It is estimated that by 2050 there will be about 140 million climate migrants. As the average temperature increases and the sea levels rise, coastal cities and communities will no longer be liveable and the frequency and intensity of drought will increase. When livelihoods are destroyed leaving individuals and families left with no other choice but to move to a new (and likely crowded) city, the likelihood of conflict increases. This is just one of the many challenges that will follow increasing global temperatures.

The challenges following a change in our climate is not just a problem for the next generation to deal with. Climate migration is already happening. According to UNHCR,an average of 22.5 million people have been displaced by climate or weather-related events since 2008.” Just 10 days ago, a news article was released by UNHCR warning that climate-related displacement in Somalia is on the rise.49,000 people have already fled their home because of severe drought.

In general, there are about 68.5 million people who have fled their homes because they are no longer safe. While this is an undeniably large number, it is small in comparison to how many more people may become forced to flee their homes in the coming decades.

Out of the 68.5 forcibly displaced people, 85% are in developing countries. The host countries have to deal with political, social and economic impacts brought on by the arrival of those who are searching for safety, but the countries presently hosting refugees and asylum seekers are the least equipped to do so. The so called “developed” countries, such as my home country Canada, have more wealth and resources to cope, yet just enough refugees and asylum seekers are resettled to make it appear that we are making a difference. In Canada, I often hear remarks about how we Canadians (generally white, european settlers) are losing “our” country. Turkey hosts 3.5 million refugees. What about Canada? We can all remember Trudeau’s controversial goal to resettle 25,000 Syrian refugees. In comparison to Turkey, that number looks pretty small, doesn’t it?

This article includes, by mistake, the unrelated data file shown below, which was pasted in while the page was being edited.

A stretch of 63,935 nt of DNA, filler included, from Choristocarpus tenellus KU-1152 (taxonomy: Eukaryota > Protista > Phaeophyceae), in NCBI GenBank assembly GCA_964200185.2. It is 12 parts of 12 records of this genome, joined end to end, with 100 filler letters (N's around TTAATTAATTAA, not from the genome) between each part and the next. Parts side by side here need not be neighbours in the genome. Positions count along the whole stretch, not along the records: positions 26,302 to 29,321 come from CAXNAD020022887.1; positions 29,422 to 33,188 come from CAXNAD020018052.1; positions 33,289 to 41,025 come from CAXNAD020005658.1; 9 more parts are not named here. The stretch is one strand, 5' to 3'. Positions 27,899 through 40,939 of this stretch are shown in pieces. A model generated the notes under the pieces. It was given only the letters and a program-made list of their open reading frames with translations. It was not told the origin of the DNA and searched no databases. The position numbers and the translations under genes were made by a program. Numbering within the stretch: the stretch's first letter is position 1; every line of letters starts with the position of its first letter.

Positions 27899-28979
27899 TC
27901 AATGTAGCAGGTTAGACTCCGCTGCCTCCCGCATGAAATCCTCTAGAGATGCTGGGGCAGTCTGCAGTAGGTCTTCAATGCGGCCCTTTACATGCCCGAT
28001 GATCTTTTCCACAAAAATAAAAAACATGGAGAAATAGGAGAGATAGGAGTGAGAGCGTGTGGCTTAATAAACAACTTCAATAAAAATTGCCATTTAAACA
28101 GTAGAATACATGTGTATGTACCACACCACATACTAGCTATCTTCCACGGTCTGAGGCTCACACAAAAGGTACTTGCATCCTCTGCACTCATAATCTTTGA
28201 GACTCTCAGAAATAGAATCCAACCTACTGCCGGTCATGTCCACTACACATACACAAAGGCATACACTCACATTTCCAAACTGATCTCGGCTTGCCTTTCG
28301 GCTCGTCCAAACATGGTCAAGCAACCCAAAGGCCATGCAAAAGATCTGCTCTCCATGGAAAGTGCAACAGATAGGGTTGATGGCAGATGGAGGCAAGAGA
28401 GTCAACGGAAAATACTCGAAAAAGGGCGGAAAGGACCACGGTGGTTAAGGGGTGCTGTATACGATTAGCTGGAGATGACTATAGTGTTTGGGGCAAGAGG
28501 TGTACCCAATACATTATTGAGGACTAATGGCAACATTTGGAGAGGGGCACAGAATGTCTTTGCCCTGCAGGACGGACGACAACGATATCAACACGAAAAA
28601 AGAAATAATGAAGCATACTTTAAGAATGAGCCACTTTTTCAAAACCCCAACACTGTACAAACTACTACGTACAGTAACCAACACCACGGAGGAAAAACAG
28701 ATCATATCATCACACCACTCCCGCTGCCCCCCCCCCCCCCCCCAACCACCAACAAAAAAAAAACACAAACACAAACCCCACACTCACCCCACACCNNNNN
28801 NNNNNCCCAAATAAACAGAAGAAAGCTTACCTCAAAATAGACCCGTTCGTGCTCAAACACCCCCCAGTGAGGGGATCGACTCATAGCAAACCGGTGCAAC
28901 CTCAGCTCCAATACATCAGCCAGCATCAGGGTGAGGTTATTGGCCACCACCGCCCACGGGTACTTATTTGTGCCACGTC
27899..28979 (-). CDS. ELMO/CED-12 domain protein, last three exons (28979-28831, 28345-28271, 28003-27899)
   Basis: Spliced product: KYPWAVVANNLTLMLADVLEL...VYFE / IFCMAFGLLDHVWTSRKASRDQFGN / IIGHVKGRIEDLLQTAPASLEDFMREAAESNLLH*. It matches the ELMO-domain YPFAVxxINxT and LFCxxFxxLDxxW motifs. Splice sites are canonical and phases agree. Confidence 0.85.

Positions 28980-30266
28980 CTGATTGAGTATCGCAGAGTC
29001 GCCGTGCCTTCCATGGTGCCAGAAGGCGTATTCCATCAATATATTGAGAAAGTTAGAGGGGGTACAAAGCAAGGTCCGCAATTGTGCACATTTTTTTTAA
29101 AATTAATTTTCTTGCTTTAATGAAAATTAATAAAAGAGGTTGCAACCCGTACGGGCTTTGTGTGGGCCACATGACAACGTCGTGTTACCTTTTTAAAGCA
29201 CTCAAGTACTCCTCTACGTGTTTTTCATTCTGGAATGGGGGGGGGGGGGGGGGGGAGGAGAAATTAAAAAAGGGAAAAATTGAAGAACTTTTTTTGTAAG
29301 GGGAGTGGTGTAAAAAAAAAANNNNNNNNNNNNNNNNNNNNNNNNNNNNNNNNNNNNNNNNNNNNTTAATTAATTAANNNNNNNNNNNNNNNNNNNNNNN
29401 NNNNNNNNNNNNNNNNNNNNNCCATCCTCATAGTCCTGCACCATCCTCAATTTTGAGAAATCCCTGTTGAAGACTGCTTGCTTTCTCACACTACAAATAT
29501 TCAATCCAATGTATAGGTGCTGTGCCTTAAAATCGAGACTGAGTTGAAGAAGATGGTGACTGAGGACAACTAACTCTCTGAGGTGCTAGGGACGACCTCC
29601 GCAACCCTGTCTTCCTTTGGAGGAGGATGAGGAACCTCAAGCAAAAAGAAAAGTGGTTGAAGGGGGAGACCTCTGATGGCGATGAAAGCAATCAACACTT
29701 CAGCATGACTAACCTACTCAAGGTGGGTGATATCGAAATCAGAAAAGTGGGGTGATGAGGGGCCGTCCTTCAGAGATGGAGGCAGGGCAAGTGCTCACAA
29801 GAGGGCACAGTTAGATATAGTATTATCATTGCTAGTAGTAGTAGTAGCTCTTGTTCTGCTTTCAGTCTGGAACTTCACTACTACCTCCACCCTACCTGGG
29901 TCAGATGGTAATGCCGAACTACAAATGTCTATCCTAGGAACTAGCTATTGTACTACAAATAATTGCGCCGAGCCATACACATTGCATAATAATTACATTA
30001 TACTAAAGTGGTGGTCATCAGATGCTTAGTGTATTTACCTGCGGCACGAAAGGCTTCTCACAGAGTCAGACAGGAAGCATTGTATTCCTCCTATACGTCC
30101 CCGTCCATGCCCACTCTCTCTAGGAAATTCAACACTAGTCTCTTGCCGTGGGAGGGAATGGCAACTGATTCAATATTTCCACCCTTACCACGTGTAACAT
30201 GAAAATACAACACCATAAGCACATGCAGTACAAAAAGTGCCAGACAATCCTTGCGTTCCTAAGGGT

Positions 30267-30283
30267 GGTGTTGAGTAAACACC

Experiences in Kuala Lumpur

According to UNHCR, “The 1951 Refugee Convention… defines the term ‘refugee’ and outlines the rights of the displaced, as well as the legal obligations of States to protect them.” Malaysia is not a signatory to the 1951 Refugee Convention. Consequentially, refugees in Malaysia are unable to work and are unable to access education. Despite this, there are about 170,460 refugees and asylum-seekers registered with UNHCR in Malaysia.

Thanks to the Queen Elizabeth Scholarship program and CAPI at the University of Victoria in Canada, I have been given the opportunity to intern at an amazing NGO in Kuala Lumpur, Malaysia called the Malaysian Social Research Institute (MSRI). MSRI, among other NGOs throughout Malaysia, offers services to refugees living in Kuala Lumpur. About 80% of refugees and asylum seekers in Malaysia are from Myanmar, so MSRI offers services to the minority refugee and asylum seeker populations (for example, individuals and families from Yemen, Syria, Somalia, Palestine, and Afghanistan). As an organization, MSRI offers various services such as education, health care, and social services. I encourage you to take a look at their website to learn more.